MARGARET SMITH: Can we back up in the slides to the network slide? Slide 13? So network Level 2 station can provide additional features like tracking how much energy is consumed by people when they’re charging. You’ll be able to see how much it has used. You can calculate something for a company’s sustainability report saying that with your electric vehicle – or your workplace charging program, you’re reducing a certain amount of greenhouse gas emissions. That could be appealing to some companies. Fits in their motivation to providing workplace charging.

The charging units could allow employees to pay for the charge. So to use an account or credit card or key fob and swipe that and get charged for the electricity. If there is an issue with the charging station, there could be a customer support team. There’s a variety of benefits for choosing a networked unit.

Regarding having a Level 1 unit with those features, it’s just not – those options are just not on the market. Maybe there just isn’t as much of a business case for that, so they’re currently not available.

NAY CHEHAB: Thank you, Margaret.

Another question we’re going to take is whether – for the panelists, actually— did you see an increase in employees buying or using EVs with the installation of charging stations?

BRITTA GROSS: This is Britta Gross at GM. Yeah, absolutely. Absolutely. Early adopters flocked to these vehicles without much persuasion. They’re waiting for them when they come on the market and buy them. It’s the follow on, it’s these sort of fast followers, or others who are just a little bit more reticent, a little bit more reluctant about technology that just want to see it proven.

So what we’ve often said about workplace charging – and that we’ve proven it out at GM ourselves – is that it’s like this virtual showroom. A dealer showroom in every parking lot because you see these banks of vehicles sitting there doing something, and you’re walking by every morning. And it finally one day catches your eye and you’re wondering, “Wow, is that, you know, Jim or Sue getting out of their car? I’ve always wondered what that was.” And so it’s just this word-of-mouth that moves through the organization.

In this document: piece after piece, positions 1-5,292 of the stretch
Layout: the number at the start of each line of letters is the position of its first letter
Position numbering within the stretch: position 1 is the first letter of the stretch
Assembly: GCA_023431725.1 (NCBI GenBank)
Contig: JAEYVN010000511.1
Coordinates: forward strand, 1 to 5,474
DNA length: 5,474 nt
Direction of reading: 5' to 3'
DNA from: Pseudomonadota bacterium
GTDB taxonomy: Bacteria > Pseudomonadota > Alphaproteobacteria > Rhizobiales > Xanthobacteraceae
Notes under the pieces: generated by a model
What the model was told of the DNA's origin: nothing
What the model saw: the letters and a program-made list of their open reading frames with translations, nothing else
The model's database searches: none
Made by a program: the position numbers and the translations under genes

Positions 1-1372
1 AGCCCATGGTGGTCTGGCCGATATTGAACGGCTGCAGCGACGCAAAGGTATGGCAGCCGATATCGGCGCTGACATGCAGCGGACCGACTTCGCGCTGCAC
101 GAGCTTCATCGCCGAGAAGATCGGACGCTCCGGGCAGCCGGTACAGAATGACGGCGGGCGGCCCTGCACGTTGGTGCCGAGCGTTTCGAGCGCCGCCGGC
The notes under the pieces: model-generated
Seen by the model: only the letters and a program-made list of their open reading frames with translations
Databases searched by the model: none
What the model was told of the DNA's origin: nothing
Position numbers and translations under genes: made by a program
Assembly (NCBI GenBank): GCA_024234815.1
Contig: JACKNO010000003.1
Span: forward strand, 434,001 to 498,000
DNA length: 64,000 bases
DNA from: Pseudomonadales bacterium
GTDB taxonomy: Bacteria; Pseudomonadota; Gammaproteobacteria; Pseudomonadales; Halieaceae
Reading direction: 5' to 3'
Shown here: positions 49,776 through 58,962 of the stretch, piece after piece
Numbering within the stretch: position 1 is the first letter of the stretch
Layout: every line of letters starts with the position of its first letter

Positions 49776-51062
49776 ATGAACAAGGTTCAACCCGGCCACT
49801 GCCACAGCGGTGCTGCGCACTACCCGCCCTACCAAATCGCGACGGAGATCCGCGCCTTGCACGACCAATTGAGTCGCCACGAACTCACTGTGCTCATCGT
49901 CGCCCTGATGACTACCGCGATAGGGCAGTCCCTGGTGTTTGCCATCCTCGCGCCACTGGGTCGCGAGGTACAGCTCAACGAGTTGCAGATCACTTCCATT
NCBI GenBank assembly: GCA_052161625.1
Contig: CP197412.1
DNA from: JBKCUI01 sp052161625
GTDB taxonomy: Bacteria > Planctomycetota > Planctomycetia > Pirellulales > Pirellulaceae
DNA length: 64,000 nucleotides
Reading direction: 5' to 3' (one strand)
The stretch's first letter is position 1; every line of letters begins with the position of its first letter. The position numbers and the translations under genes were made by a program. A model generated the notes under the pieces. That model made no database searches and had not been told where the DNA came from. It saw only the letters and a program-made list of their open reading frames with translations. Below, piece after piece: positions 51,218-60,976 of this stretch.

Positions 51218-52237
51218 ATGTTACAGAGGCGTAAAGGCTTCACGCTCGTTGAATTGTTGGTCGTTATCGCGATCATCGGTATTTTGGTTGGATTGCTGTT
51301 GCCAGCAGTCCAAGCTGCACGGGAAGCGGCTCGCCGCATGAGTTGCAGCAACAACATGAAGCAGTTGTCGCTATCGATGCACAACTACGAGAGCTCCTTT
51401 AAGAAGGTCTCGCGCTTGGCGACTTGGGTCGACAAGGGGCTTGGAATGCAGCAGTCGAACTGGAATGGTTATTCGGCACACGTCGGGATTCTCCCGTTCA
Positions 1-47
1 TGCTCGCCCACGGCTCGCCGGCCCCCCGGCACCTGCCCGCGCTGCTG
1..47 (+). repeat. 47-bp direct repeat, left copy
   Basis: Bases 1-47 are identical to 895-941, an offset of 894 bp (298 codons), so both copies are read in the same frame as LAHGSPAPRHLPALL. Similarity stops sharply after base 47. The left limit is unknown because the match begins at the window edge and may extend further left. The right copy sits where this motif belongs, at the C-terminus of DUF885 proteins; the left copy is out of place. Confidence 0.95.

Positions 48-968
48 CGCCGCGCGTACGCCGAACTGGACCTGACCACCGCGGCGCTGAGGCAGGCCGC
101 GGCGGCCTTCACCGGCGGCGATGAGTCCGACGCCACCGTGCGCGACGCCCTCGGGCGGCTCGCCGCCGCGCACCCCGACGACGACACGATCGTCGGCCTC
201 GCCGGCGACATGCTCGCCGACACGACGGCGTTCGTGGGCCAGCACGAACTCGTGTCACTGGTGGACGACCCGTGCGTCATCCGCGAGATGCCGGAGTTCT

So we have trouble because, especially, it’s sort of masses of workers and employees up in Michigan at the southeast Michigan site. We have a lot of word-of-mouth. Just this large volume of EV sales and adoption from people who were sort of more reticent than the folks in 2010. So, absolutely, we have trouble keeping up with demand is what I really want to say about these big sites.

MICHAEL HUGGINS: At the Port of Portland, it’s the same. The growth is tremendous – the number of vehicles. It’s the same kind of thing. As the employees pass by the stalls, which are more convenient than some of the other stalls, they realize there’s not only the savings in the fuel cost, they also get to save their own time as they park a lot closer. And the cost of all these vehicles has come down quite a bit and there’s a lot more of them on the market, so they can actually get into them for fairly cheap.

JIM FRANCFORT: Nay, may I add something? This is Jim.

NAY CHEHAB: Yes, Jim, go ahead.

JIM FRANCFORT: This also opens up, I think, an important market for people that live in multi-dwelling units where it can often be difficult to have a daily access to charging. And so workplace charging can play a very important role to that segment of the population.

NAY CHEHAB: Thank you, Jim.

One last question we’re going to take, and I think anyone can answer this question. Is there a rule of thumb about the number of chargers per employee?

BRITTA GROSS: So, Britta, GM again. In the beginning, when we didn’t know what to do, we kind of thought it would be great if we could just get one-to-one correspondence, obviously. And so we undershot in some areas like in southeast Michigan, where every one of our sites was immediately over-subscribed. And then in some other sites, we overachieved. And, again, you don’t know what your adoption is going to look like, and we want to be better prepared than not in some of our areas.

So I think that even today, I don’t think we have any, we don’t have any ambition to sort of solve everybody’s charging issues. In fact, there’s a nice self-selection that goes on where a lot of folks, you know, that work on these programs, they go, “Hey, I’ve got the Volt. I’ve got the backup engine. I’ll let the other guys charge their vehicles first that may have longer commutes. You know, I know I’ll make it home on my battery range, you know, without it.” So there’s a lot of nice sort of self-sorting out of “how badly do I need the charge?” and let others.

And I guess I’d like to echo what Eric said at Coca-Cola, and that is that we also have our very own, I would call those informal internal site where the folks can all get together and they can share information. “Hey, I’m moving my car in 30 minutes if anyone wants to get something out at Milford or, you know, put their car in the spot.” Those kinds of things.

There is a very great camaraderie among EV drivers that are just trying to sort it out for everybody. And so I don’t think that we’re trying to get one-on-one. You know, we certainly want more charging right now. I think that, you know, in general, there’s folks that have the longest possible ranges are probably going to self-select into the right technologies for them.

NAY CHEHAB: Thank you, Britta. Since it’s ten past three, we’re going to stop the webinar right now. But as I said earlier, we do have a record of all of the questions that are being sent into the chat box, so we will be getting back to you with the answers that you’re looking for.

Thank you so much for our panelists, Margaret, and Jim for being on the call. And thank you for the listeners who dialed in. We will be in touch with you soon with the link to the webinar and the presentation. Thank you.